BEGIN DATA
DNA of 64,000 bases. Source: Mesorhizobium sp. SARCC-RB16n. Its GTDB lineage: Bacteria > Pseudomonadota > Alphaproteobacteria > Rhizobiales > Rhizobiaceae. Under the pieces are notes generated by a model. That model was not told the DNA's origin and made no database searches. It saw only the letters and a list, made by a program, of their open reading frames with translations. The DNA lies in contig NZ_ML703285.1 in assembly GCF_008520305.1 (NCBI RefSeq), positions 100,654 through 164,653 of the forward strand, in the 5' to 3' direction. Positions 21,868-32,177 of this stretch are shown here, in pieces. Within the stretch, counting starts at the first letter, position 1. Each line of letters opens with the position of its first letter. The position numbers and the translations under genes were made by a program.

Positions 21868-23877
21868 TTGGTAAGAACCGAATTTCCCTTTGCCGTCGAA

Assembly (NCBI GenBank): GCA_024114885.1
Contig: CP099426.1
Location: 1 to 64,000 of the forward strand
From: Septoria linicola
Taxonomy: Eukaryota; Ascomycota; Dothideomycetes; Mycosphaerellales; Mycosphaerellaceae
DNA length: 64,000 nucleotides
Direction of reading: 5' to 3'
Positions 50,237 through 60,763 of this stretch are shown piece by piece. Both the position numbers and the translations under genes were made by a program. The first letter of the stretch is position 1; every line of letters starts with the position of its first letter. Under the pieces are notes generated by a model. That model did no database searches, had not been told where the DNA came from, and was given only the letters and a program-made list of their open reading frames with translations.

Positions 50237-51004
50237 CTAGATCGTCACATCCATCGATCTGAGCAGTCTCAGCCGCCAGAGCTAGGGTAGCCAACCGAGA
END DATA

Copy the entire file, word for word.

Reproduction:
DNA of 64,000 bases. Source: Mesorhizobium sp. SARCC-RB16n. Its GTDB lineage: Bacteria > Pseudomonadota > Alphaproteobacteria > Rhizobiales > Rhizobiaceae. Under the pieces are notes generated by a model. That model was not told the DNA's origin and made no database searches. It saw only the letters and a list, made by a program, of their open reading frames with translations. The DNA lies in contig NZ_ML703285.1 in assembly GCF_008520305.1 (NCBI RefSeq), positions 100,654 through 164,653 of the forward strand, in the 5' to 3' direction. Positions 21,868-32,177 of this stretch are shown here, in pieces. Within the stretch, counting starts at the first letter, position 1. Each line of letters opens with the position of its first letter. The position numbers and the translations under genes were made by a program.

Positions 21868-23877
21868 TTGGTAAGAACCGAATTTCCCTTTGCCGTCGAA

Assembly (NCBI GenBank): GCA_024114885.1
Contig: CP099426.1
Location: 1 to 64,000 of the forward strand
From: Septoria linicola
Taxonomy: Eukaryota; Ascomycota; Dothideomycetes; Mycosphaerellales; Mycosphaerellaceae
DNA length: 64,000 nucleotides
Direction of reading: 5' to 3'
Positions 50,237 through 60,763 of this stretch are shown piece by piece. Both the position numbers and the translations under genes were made by a program. The first letter of the stretch is position 1; every line of letters starts with the position of its first letter. Under the pieces are notes generated by a model. That model did no database searches, had not been told where the DNA came from, and was given only the letters and a program-made list of their open reading frames with translations.

Positions 50237-51004
50237 CTAGATCGTCACATCCATCGATCTGAGCAGTCTCAGCCGCCAGAGCTAGGGTAGCCAACCGAGA